Judge called the reliability of all witnesses into question

 

TESTIMONY:THE RELIABILITY of the testimony of all of the witnesses in a 2008 court case in Iowa involving Dana Rosemary Scallon and her family was questioned by the judge in his ruling.

Judge Charles Wolle ruled on a bitter dispute between Dana and members of her family over ownership of some of her religious recordings.

The judge said he was convinced “that no witness spoke only the truth. All, including those testifying by deposition, exaggerated to some extent, some more than others.”

Dana, her husband Damien Scallon, her sister Susan Stein, and Ms Stein’s US husband, Dr Ronald Stein, gave testimony to the court while Dana’s brother, John Brown, and Damien Scallon’s brother, Fr Kevin Scallon, gave evidence by deposition.

The judge said Dana and her sister both exaggerated their roles and took more credit than was the case for their contributions to the company at the heart of the dispute, Heart Beat LLC.

Both had “convenient memories to some extent”, he said, but on balance he found that Dana, who was busy in the European Parliament between 1999 and 2004, did less, and Susan Stein did more, to develop their family music enterprise through Heart Beat.

Ms Stein told the court that during the 1997 presidential election, it was decided Damien’s name be removed as a director of Heart Beat as there were allegations Dana was part of “some big religious fanatical group”.

The judge quoted Tolstoy in his judgment. The opening line of the author’s famous novel Anna Karenina, he wrote, read: “All happy families are alike; each unhappy family is unhappy in its own way”.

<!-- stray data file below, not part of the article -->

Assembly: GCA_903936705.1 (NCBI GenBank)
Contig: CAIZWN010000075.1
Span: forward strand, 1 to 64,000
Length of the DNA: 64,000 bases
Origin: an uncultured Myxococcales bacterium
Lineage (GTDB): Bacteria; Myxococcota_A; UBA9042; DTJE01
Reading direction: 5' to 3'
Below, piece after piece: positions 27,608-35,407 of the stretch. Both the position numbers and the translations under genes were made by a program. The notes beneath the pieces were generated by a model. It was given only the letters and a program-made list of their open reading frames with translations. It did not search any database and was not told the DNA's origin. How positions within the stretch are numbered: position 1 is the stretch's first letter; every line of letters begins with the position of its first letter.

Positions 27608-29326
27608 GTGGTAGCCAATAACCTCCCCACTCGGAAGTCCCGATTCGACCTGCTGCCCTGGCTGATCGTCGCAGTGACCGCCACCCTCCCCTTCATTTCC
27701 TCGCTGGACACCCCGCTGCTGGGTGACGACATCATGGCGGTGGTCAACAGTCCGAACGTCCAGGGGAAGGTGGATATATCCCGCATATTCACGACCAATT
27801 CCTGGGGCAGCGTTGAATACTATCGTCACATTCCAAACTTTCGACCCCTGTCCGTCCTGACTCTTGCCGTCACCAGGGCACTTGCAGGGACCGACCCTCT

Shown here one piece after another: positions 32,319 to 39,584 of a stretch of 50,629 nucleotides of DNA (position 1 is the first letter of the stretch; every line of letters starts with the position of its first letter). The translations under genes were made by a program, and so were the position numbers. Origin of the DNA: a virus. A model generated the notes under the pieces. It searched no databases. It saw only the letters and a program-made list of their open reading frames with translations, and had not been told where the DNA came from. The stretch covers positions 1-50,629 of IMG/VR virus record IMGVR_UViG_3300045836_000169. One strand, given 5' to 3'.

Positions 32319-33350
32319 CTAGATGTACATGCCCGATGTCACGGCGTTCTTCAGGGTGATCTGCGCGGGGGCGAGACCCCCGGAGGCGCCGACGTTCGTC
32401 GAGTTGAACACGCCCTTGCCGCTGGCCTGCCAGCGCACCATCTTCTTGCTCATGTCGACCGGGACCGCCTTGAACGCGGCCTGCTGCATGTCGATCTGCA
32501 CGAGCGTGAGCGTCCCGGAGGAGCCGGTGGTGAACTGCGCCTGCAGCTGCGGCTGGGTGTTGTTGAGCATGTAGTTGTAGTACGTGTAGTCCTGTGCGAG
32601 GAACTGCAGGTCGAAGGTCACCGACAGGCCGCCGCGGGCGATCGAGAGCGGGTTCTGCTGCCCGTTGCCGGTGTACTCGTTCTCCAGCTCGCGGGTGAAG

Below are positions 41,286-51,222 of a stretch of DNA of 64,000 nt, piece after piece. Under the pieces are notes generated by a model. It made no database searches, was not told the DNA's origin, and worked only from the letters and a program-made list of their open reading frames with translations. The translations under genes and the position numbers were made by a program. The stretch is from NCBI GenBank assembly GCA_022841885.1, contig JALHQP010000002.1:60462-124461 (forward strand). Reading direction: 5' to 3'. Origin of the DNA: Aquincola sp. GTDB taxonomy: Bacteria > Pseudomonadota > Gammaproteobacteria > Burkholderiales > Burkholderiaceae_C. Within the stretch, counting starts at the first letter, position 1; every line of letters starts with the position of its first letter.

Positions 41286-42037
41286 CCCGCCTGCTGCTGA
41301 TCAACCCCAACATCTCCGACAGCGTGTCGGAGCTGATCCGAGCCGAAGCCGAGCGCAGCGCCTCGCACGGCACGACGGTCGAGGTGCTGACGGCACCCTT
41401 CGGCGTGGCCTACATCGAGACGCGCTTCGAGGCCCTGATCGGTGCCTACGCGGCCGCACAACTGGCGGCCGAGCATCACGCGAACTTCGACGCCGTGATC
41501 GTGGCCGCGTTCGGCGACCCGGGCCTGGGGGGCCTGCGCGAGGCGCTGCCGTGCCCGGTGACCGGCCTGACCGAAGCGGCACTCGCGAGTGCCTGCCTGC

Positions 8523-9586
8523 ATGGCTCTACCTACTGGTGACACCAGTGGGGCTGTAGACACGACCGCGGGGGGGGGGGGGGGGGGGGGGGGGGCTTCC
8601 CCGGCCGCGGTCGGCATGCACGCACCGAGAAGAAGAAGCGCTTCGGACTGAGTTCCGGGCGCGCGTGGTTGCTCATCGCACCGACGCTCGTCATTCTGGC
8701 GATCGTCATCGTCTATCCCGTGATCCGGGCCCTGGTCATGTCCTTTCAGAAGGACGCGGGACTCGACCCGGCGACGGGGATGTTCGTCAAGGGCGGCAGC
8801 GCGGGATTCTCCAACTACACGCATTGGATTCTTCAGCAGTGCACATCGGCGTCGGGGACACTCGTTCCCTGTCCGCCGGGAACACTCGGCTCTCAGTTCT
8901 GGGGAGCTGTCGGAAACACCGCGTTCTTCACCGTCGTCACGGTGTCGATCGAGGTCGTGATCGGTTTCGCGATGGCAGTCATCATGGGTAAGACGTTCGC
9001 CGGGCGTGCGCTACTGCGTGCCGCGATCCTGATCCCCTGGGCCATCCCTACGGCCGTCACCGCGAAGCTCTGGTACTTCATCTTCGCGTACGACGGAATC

The judge said the members of Dana’s family had initially attempted to enhance their Christian beliefs and the Christian themes in their music by expanding Dana’s audience and sales of their recordings in the US and elsewhere.

“The evidence establishes quite plainly, however, that family rivalries, individual pride, financial difficulties, and outside activities interfered with their high-minded project.”

The family members failed to adequately document their respective ownership interests in the business, he said.

Real family suspicions and terrible enmity developed during 2005 as increasingly acrimonious communications were swapped between the Scallons and the Steins, the judge said.

He ruled that the copyright to the disputed recordings was owned equally by Dana and Heart Beat, and that Mr Scallon had a one-third interest in Heart Beat even though its company filings in the US did not record this.

He denied both parties their claims for damages and ruled that each side should pay its own costs. He also ruled that both sides should pay for the appointment of an accountant who would decide if any assets had been removed from Heart Beat to other companies controlled by the Steins, without Heart Beat getting adequate compensation.